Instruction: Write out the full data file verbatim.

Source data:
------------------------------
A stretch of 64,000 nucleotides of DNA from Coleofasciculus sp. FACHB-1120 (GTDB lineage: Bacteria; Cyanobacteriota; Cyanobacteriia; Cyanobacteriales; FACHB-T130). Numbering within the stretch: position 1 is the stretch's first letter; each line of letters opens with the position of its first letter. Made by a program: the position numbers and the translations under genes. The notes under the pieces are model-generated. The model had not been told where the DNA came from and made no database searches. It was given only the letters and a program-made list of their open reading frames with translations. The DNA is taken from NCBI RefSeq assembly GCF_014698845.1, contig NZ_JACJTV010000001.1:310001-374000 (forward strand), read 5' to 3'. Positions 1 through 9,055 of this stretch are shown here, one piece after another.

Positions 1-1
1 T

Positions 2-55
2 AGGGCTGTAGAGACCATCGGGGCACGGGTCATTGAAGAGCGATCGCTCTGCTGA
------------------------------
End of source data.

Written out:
A stretch of 64,000 nucleotides of DNA from Coleofasciculus sp. FACHB-1120 (GTDB lineage: Bacteria; Cyanobacteriota; Cyanobacteriia; Cyanobacteriales; FACHB-T130). Numbering within the stretch: position 1 is the stretch's first letter; each line of letters opens with the position of its first letter. Made by a program: the position numbers and the translations under genes. The notes under the pieces are model-generated. The model had not been told where the DNA came from and made no database searches. It was given only the letters and a program-made list of their open reading frames with translations. The DNA is taken from NCBI RefSeq assembly GCF_014698845.1, contig NZ_JACJTV010000001.1:310001-374000 (forward strand), read 5' to 3'. Positions 1 through 9,055 of this stretch are shown here, one piece after another.

Positions 1-1
1 T

Positions 2-55
2 AGGGCTGTAGAGACCATCGGGGCACGGGTCATTGAAGAGCGATCGCTCTGCTGA